Pins vs. hem/quilt clips I got at the store.
These little clips are just like the ones we they sell for your hair. Seemed like a great idea for securing quilt binding. Not so for me. The pins win. The clips just don’t keep the binding in place like pins do for the way I bind my quilts. Hooray for pins!
Probably the most asked question I get is, “What kind of interfacing do you use?” This is an easy question to answer, but my responses always end up being long-winded. I think the choices in things like interfacing come from trying different kinds until you come up with one that you really like. I sew mainly non-clothing items so my preference is based on the kind of sewing I do.
First off, I prefer fusible to sew in. And I don’t like the glue that comes in little dots on the back of the fabric – too bumpy for me. I also prefer non-woven to woven. Again, just a preference.
This bag originally posted about here.
I remember back when I was making my fifth or sixth Smart Handbag from Amy Butler’s pattern, I had a small piece of interfacing that I loved but couldn’t seem to find again. I took it with me to JoAnn’s and tried to find a perfect match to no avail. Finally, long after I had given up, I found it again at WalMart. Whew! Eventually I bought a 30 yard bolt and I think I’m on my 3rd bolt right now. So what’s my favorite?
Armo FusiForm Suitweight by HTCW Inc.
Available online here.
I like how it gives purse pockets nice stability, provides stiffness for the outside of a bag while still allowing it to stay soft. I personally can’t stand a floppy bag. See how this little one stands up on it’s own? Ahhh.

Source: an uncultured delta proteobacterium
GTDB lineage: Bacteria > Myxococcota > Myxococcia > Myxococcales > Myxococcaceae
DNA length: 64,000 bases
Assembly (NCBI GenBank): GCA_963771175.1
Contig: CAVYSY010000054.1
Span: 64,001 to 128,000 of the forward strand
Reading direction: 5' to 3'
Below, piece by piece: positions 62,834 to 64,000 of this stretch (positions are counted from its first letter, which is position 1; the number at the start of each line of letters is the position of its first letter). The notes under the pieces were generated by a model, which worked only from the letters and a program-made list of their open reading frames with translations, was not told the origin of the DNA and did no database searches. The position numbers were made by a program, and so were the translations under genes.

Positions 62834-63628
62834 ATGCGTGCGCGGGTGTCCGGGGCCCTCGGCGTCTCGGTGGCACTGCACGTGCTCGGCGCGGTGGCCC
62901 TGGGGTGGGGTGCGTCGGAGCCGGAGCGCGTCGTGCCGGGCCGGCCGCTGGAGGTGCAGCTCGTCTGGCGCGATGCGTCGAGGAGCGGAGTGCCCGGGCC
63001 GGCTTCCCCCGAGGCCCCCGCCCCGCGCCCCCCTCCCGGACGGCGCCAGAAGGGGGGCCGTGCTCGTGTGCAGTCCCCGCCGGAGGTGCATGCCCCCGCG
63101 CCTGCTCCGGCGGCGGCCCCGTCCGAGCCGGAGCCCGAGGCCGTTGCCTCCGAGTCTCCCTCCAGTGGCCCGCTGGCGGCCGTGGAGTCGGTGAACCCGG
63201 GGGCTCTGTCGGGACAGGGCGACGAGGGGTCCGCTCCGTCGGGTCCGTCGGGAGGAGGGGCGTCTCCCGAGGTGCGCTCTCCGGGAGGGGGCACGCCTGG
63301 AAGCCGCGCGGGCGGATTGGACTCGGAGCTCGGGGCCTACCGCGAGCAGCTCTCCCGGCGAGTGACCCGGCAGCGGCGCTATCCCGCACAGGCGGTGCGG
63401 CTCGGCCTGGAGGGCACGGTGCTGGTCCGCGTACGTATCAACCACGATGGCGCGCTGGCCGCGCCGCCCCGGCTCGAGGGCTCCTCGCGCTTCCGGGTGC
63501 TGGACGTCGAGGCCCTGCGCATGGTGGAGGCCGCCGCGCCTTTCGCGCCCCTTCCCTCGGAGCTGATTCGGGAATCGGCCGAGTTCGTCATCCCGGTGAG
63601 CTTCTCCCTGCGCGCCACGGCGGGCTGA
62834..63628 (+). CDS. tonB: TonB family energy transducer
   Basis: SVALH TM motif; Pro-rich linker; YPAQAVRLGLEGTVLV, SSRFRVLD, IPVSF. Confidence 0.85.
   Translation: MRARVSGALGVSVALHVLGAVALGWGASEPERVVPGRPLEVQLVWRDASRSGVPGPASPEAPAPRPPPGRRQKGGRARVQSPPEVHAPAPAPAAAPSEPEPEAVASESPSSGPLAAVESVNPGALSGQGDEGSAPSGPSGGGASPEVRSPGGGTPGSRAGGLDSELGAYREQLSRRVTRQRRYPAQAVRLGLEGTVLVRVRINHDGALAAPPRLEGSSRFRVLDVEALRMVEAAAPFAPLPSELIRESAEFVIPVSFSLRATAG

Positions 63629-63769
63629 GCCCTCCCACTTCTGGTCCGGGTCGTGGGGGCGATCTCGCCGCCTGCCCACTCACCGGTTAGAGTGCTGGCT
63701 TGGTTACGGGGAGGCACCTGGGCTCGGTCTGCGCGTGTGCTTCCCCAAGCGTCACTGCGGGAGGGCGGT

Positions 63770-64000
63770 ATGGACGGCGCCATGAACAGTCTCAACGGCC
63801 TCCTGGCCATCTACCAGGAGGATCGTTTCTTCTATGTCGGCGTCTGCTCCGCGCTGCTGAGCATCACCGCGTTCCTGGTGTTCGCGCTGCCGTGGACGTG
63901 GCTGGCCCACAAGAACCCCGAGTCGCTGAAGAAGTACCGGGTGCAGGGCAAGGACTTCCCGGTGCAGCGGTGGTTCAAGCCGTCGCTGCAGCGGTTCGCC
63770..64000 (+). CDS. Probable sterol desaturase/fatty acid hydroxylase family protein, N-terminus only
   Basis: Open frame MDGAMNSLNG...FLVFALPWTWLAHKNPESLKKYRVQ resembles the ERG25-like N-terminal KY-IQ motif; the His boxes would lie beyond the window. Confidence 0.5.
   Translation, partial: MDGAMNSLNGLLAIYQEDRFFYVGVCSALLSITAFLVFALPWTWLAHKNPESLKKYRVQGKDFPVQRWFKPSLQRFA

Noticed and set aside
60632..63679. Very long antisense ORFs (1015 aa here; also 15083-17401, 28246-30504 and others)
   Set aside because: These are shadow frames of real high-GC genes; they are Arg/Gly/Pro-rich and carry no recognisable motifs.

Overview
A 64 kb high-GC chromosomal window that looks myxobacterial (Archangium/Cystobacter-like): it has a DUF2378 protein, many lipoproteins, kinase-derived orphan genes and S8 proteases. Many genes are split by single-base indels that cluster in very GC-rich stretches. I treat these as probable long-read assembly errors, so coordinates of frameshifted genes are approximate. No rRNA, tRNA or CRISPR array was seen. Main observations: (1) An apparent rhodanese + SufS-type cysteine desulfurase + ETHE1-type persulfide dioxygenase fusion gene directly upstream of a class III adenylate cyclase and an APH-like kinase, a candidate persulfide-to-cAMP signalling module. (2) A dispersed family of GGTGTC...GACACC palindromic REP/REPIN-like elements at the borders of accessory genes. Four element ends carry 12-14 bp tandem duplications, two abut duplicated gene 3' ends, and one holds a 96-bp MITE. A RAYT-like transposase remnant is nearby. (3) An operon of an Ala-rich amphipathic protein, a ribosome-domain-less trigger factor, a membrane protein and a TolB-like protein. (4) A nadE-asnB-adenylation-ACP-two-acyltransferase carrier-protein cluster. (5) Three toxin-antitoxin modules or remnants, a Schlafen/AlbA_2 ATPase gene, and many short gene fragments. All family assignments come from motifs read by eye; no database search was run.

It’s also what I use to interface the interiors of Patchfolios and Little Artist Drawing Cases and everything else that calls for interfacing. So versatile. And definitely one of my favorite sewing things.
With every pattern, I learn something new. With the quilt pattern I’m currently working on, I discovered Mistyfuse™! I’ve read about it here and there, but never understood the need until Kathy explained it to me. Fusible webbing fuses fabric to fabric, and there are 2 kinds I’ve found: Mistyfuse™ and Stitch Witchery®. Mistyfuse is $3/yard and Stitch Witchery is $1/yard. So I set out to figure out the difference. ***Update: as of 2015, Stitch Witchery® is now over $2/yard***
Misty Fuse on the left , Stitch Witchery on the right.
At first glance, they look quite similar, but there one important difference – Mistyfuse is thinner and feels like just-out-of-the-dryer fabric. Stitch Witchery is stiff like thin paper.
Here they are close up – can you see the difference? The first pic is Mistyfuse.
Have you ever wondered why it’s called webbing? It looks like a spider’s web of glue.
After fusing fabric to the top of my quilt, I could quilt through both equally well, but the finished applique with the Stitch Witchery was stiffer than the Mistyfuse. With Mistyfuse, the applique felt soft – I could barely tell it was there.
I would still use Stitch Witchery where the stiffness factor won’t matter – like on the front of a Little Artist Drawing Case, but for appliqueing a quilt, Mistyfuse is one of my favorite things. I like it so much that I plan to kit it with my pattern. For now it’s in my shop here.